Roassal elements (and Trachel shapes) may react to user events such as mouse clicking, mouse moving and key pressing. Making a visualization interactive is important to enable the following: navigate within a data set, drill-down/up, details on demand without overloading a visualization.
Roassal offers a number of interaction, implemented as a subclass of
Elements may be draggable using the interaction
RTDraggable and a view may be draggable using
RTDraggableView. Interaction may be set on one element or a group of elements, using the message
Consider the following example:
Interactions may be added at anytime to the element and the view.
es @ RTDraggable may be located before or after adding the elements in the view.
A popup is a contextual information that appears when the mouse is above an element. The information is removed when the mouse leaves the element. Adding the expression
es @ RTPopup makes the element react to mouse movements.
Without being configured, as it is the case with the expression
es @ RTPopup, the popup content is directly generated from the model behind the pointed element. For example:
Each circle represents a number. Pointing to an element using the mouse open a small number that indicates the pointed number. The popup may be configured in a number of ways.
For example, the following example shows different combinations of popup configuration:
A popup supports multi-lined text. For example, you may insert a carriage return character in the
A fixed popup is like a popup, but it is located at the bottom left of the window. This is useful when the popup embeds a long text, or the popup negatively interferes with the visualization.
RTFixedPopup is a subclass of
RTPopup, as a consequence, you can simply replace the use of
RTFixedPopup to have a fixed popup.
Examples given previously in this chapter use text as a popup content. A popup does not necessarily need to render text and may render any arbitrary visualization.
Consider the following example (Figure 4.1):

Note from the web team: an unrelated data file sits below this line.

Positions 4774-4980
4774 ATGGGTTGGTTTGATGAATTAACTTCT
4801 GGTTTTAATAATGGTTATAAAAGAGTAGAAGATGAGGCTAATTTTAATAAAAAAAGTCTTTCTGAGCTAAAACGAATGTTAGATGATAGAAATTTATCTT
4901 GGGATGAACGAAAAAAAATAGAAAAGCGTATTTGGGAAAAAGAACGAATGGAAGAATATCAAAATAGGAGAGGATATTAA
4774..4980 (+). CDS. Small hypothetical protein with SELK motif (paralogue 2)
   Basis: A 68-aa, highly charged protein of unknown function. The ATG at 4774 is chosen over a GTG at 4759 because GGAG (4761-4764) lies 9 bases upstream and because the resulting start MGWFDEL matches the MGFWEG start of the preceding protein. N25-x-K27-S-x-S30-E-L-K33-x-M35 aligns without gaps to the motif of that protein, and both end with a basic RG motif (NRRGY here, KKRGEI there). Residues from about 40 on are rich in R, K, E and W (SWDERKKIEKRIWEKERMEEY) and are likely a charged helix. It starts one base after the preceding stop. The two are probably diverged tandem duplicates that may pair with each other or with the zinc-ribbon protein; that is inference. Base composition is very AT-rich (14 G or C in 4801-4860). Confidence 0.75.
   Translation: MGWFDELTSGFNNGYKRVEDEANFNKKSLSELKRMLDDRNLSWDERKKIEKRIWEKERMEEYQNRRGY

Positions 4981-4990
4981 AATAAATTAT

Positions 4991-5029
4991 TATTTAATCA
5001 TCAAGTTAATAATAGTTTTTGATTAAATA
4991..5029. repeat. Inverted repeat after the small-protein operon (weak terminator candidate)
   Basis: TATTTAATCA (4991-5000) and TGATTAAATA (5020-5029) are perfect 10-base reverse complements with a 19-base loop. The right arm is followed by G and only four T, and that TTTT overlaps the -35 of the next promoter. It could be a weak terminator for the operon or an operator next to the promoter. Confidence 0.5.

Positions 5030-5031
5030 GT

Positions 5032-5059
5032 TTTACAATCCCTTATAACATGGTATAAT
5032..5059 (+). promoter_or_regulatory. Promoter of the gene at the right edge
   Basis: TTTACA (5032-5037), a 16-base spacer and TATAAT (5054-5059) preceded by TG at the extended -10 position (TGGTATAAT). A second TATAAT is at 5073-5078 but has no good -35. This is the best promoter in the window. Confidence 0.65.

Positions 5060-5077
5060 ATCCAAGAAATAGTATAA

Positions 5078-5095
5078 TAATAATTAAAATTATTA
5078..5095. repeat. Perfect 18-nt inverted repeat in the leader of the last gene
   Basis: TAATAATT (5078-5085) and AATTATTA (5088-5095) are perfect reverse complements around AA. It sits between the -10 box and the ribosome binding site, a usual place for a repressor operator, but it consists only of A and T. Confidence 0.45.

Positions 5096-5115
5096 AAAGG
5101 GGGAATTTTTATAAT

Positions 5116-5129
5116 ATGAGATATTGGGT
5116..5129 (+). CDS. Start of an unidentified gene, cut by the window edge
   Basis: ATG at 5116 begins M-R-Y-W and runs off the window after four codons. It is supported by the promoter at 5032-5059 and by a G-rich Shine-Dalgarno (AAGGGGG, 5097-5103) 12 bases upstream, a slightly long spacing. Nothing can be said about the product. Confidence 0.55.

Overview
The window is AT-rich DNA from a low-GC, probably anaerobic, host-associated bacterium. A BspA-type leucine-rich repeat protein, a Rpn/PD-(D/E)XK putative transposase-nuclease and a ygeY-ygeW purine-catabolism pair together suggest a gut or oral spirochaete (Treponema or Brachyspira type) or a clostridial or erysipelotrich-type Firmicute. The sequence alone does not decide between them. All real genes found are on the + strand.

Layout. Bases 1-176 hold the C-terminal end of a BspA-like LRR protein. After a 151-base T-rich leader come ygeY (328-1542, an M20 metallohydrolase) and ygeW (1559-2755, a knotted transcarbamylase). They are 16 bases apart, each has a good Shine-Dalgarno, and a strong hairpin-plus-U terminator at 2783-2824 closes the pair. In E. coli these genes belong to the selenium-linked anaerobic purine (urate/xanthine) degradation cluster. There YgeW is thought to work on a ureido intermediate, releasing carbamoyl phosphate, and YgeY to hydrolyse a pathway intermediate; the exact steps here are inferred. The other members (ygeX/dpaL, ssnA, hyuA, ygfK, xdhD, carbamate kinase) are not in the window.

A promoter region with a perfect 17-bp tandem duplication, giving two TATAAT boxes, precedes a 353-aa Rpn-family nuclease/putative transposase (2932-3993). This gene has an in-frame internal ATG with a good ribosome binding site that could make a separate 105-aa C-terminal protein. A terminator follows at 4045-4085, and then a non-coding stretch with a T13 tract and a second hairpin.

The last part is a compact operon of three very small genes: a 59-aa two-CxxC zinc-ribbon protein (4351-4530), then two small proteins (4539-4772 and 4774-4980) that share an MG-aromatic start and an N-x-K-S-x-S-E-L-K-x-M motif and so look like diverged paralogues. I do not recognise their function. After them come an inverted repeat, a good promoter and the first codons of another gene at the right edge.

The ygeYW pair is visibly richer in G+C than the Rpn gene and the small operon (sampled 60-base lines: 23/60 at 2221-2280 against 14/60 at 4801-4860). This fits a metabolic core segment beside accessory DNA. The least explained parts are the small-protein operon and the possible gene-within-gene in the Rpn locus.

group: takes as argument a block with two arguments. The first argument, called
aGroup in our example, receives an empty group of elements. The block is intended to add elements in the
aGroup variables. Those elements will be used by the popup. Layout may be applied.
Edges may be also added. Consider (Figure 4.2):
The edge builder is set with
group as the view. This is where the edge builder will look into elements to link. Methods alternative to
background:group: may be used, such as
group: if the background is not necessary. A title is added to the popup by using
named:background:group: as in:
Reacting to the mouse movement by highlighting related elements is a frequent need. The interaction class
RTHighlightable is a flexible interaction to highlight particular elements. Consider the following code snippet (Figure 5.1):
When the mouse enters an element, the color of that element changes. When the mouse leaves, the original color is restored. The default highlighting color is blue. It can be set using the
color: message. For example, the following instruction
es @ (RTHighlightable new color: Color pink) set the color to pink.
A set of object models or Roassal elements may be provided using
highlightElements:. Consider the second version of the previous script:
Object models greater than the one on which the mouse is above are highlighted.
highlightElements: accept a one-argument block. The argument block as to return a collection of object models or a collection of Roassal elements, respectively.
Labels and edges may be added as a kind of popup. Consider the following example (Figure 6.1):
RTShowLabel are used.
RTShowEdge defines some edges connecting to
dependentClasses using the shape provided to
RTShowLabel temporarily gives a label to related elements. In the example given above, the labels are located on the
top of an element.